Life is not entertainment and entertainment is not life. But space advocates need popular entertainment to provide positive depictions of humanity’s future in space, not negative ones. They need a culture that is not hostile to their religion, and so far they haven’t gotten that, not even from the most sophisticated portrayal of solar sci-fi to date. Dying of asphyxiation or starvation on Ceres is not an appealing vision, and none of these examples of popular entertainment have provided a satisfactory explanation of why humanity should spread out into the solar system. So far popular entertainment is not helping. Perhaps somewhere right now a space advocate is penning the next great movie about humans moving beyond low Earth orbit, one where the achievement may involve struggle, but where the payoff is greater than simply survival against all odds. After all, survival is a heck of a lot easier by simply staying on Earth.

(14) DEPRESSION ERA MARS. BoingBoing reproduces the colorful alien tableaux from the astonishing “Psychedelic Space Alien themed Art Deco style 1931 high school yearbook” produced by Los Angeles University High School.

(15) MARS MY DESTINATION. Motherboard has the story about how “Britain’s Mapping Agency Made a Map of Mars”.

We’ll need maps when we go to Mars, too. At least, that’s the thinking behind British mapping organisation Ordnance Survey’s new map of the Martian landscape, which presents an otherworldly location in a format earthly ramblers will find familiar.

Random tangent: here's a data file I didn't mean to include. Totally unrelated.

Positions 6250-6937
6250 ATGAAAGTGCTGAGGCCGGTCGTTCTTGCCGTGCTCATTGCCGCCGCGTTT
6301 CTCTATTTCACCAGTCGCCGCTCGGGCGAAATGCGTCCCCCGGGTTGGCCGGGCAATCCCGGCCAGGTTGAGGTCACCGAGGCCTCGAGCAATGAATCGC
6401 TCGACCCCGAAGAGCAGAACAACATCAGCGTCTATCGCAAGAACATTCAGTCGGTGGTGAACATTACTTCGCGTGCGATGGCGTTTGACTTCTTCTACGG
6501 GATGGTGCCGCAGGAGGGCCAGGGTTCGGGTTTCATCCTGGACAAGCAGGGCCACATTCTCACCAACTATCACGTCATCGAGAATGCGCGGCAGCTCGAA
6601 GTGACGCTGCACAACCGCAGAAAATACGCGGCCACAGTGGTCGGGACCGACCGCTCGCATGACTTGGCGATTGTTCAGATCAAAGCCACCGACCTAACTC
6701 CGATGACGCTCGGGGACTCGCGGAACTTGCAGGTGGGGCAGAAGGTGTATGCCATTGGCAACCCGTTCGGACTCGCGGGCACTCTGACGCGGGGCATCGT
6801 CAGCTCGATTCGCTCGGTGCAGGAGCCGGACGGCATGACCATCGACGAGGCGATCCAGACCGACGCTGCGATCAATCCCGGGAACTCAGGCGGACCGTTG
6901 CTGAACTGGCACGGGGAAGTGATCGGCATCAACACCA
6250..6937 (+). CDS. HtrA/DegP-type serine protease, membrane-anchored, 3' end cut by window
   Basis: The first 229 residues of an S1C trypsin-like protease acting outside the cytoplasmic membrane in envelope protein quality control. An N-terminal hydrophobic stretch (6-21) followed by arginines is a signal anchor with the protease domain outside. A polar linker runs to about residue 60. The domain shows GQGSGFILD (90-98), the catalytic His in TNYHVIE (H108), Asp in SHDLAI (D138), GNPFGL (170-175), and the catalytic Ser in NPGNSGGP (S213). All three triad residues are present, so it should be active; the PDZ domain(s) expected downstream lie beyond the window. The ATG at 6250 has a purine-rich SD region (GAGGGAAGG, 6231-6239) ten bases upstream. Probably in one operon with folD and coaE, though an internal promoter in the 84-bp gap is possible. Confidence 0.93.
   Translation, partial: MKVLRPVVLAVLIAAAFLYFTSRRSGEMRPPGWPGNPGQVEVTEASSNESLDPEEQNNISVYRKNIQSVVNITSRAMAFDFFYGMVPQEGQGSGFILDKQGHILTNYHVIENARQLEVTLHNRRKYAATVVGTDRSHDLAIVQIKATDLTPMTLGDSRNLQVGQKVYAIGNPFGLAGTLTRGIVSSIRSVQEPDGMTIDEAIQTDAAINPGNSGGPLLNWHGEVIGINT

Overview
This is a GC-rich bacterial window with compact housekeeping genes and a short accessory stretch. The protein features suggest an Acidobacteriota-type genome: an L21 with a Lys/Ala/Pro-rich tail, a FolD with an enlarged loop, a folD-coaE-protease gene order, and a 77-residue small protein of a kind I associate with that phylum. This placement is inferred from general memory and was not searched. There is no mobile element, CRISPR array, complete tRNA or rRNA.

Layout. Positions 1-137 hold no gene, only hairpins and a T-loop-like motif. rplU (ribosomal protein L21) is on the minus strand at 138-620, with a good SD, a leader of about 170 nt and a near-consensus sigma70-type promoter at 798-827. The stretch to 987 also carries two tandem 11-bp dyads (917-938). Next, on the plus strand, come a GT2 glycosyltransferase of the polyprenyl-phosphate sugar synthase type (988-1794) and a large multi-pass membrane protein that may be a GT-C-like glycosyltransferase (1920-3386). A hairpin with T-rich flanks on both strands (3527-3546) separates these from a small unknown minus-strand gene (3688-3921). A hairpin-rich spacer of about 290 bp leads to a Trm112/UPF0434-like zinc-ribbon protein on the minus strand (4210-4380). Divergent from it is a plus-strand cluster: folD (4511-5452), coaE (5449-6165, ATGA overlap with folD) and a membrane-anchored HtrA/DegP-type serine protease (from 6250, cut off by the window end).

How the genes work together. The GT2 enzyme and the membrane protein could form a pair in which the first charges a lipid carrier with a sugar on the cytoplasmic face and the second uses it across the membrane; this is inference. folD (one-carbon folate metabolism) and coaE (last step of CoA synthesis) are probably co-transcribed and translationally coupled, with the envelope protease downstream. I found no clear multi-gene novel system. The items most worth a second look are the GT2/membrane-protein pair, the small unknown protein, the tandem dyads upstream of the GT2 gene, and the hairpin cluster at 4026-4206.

“There’s certainly no reason why you couldn’t imagine a future where someone might actually use a map on Mars in the same way that they would use a map on Earth,” said cartographic designer Chris Wesson, who made the map of a patch of Martian topography 3672 by 2721 km across, to a scale of 1:4 million.

(16) MARTIANS NEED PHONES TOO. This 1995 ad for AT&T stars Ray Walston who played a Martian living on Earth in the 1960s TV series My Favorite Martian which is the in-joke

[Thanks to John King Tarpinian, Dave Doering, Martin Morse Wooster, Mark Olson, and Will R. for some of these stories. Title credit goes to File 770 contributing editor of the day Steve Davidson.]

Melanie Tem (1949-2015)

Melanie Tem. Photo by Debra Lee.

Melanie Tem. Photo by Debra Lee.

Fantasy and horror author Melanie Tem died February 9.

She won the British Fantasy Association’s Icarus Award in 1992 as best newcomer, and her first novel, Prodigal, was honored with a Bram Stoker Award.

Together with her husband, Steve Rasnic Tem, she wrote “The Man on the Ceiling,” winner of the World Fantasy, Bram Stoker and International Horror Guild awards in 2001. When the story was expanded to book-length in 2008 it was nominated for a Shirley Jackson Award.

Her novels include Prodigal (1991), Blood Moon (1992), Wilding (1992) Revenant (1994), Desmodus (1995) (a Tiptree Award nominee), The Tides (1996), Black River (1997), Slain in the Spirit (2002), The Deceiver (2003) and The Yellow Wood (2015).

She collaborated on Making Love (1993) and Witch-Light (1996) with Nancy Holder, Daughters (2001) with Steve Rasnic Tem, and What You Remember I Did (2011) with Janet Berliner.

[Via SF Site News.]